“I personally have gone through a journey of trying to define my beliefs and since beginning to identify as an atheist, I have experienced discrimination and prejudice from a variety of sources. I have also noticed that there are a lot of counselors who are willing to identify as Christian but there does not seem to be a lot of counselors clarifying that nonbelievers are welcome in their offices. As I’ve looked deeper into literature and heard stories from others who identify as atheist, I continued to find that there was a lot of advocacy for bringing spirituality and religion into counseling but not a good amount of research on responding therapeutically to the systemic and personal difficulties many nonbelievers face.”


The most interesting part of this process for Brittany was gaining both anecdotal and researched knowledge. While her anecdotal knowledge was not written into her paper, she was able to reach out to others, connect to a community and collect a personal understanding of experiences. She was also fortunate to meet researchers in this field who have published research working towards promoting atheist visibility at a conference she presented at.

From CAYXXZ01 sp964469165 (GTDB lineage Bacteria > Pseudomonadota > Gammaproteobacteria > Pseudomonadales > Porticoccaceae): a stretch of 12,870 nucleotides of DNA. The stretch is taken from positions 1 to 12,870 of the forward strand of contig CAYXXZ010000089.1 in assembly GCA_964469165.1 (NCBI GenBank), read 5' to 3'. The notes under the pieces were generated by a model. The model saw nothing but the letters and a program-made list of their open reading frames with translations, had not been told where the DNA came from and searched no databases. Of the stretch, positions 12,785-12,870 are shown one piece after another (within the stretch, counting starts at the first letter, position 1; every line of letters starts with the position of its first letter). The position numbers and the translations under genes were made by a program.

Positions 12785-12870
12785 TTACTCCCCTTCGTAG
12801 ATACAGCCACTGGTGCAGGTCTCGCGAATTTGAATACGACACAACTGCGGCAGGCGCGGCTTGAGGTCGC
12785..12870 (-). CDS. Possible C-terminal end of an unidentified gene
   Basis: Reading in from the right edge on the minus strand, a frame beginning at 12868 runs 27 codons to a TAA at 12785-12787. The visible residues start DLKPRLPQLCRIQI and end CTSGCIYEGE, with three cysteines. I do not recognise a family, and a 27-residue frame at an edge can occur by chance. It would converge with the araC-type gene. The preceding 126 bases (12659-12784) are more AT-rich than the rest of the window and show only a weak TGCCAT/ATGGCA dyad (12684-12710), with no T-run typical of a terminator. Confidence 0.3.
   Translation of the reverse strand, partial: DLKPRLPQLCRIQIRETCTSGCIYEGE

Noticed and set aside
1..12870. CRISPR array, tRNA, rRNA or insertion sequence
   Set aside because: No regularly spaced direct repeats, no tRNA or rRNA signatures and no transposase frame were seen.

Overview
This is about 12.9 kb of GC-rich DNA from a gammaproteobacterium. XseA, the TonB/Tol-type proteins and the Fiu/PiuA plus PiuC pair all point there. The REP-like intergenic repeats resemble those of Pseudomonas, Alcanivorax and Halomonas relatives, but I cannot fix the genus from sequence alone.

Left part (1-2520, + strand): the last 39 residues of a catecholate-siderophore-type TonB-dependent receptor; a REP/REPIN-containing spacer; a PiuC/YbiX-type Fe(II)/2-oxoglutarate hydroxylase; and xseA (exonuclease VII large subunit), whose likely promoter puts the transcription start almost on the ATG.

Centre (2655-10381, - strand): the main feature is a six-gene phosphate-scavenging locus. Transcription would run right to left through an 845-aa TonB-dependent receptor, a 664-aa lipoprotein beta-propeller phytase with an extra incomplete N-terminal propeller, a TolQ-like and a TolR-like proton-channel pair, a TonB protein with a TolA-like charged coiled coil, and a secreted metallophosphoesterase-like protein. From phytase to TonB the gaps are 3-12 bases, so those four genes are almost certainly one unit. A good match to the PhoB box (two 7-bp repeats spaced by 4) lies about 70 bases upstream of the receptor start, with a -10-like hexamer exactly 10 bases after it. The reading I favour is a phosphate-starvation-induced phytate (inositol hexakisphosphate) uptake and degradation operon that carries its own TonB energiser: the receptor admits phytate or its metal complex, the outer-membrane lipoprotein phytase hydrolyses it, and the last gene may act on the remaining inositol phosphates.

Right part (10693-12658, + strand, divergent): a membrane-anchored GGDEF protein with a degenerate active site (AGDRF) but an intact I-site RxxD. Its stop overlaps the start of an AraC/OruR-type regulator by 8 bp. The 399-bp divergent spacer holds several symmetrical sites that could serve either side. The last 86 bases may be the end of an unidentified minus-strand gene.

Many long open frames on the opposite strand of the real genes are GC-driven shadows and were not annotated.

She learned a lot about getting published and going through the process

  • First, that a graduate student can make it into a publication. She suffered from “imposter syndrome,” which many student researchers feel as well, but this helped her believe that she might be less of an imposter in the field than she thinks.
  • Second, not everyone is going to like your style or your topic. She found that when responding to reviewers you can either change your work according to their suggestions or defend your reason for leaving it as is.

“I made updates to improve the writing, but I refused to lessen the controversy of the topic simply because one reviewer was uncomfortable hearing the truth about how atheist clients have been overlooked and underserved. I made my case well enough that the editors listened to it over the suggestions of one reviewer and I was happy I stuck to my convictions for the final edition”

She describes how it feels to be published in a journal!

“It feels exciting but also a lot of the time it does not feel real. Mostly I think it makes me happy to have gotten the word out about such an important topic and I really hope it helps inform the techniques counselors will use. I also feel motivated to begin working on new topics and advocating for more issues to have light shed on them.”


Congratulations to graduate student Brittany Bishop of the Counselor Education program!


Here is the article below:


CSD Goes to SHAV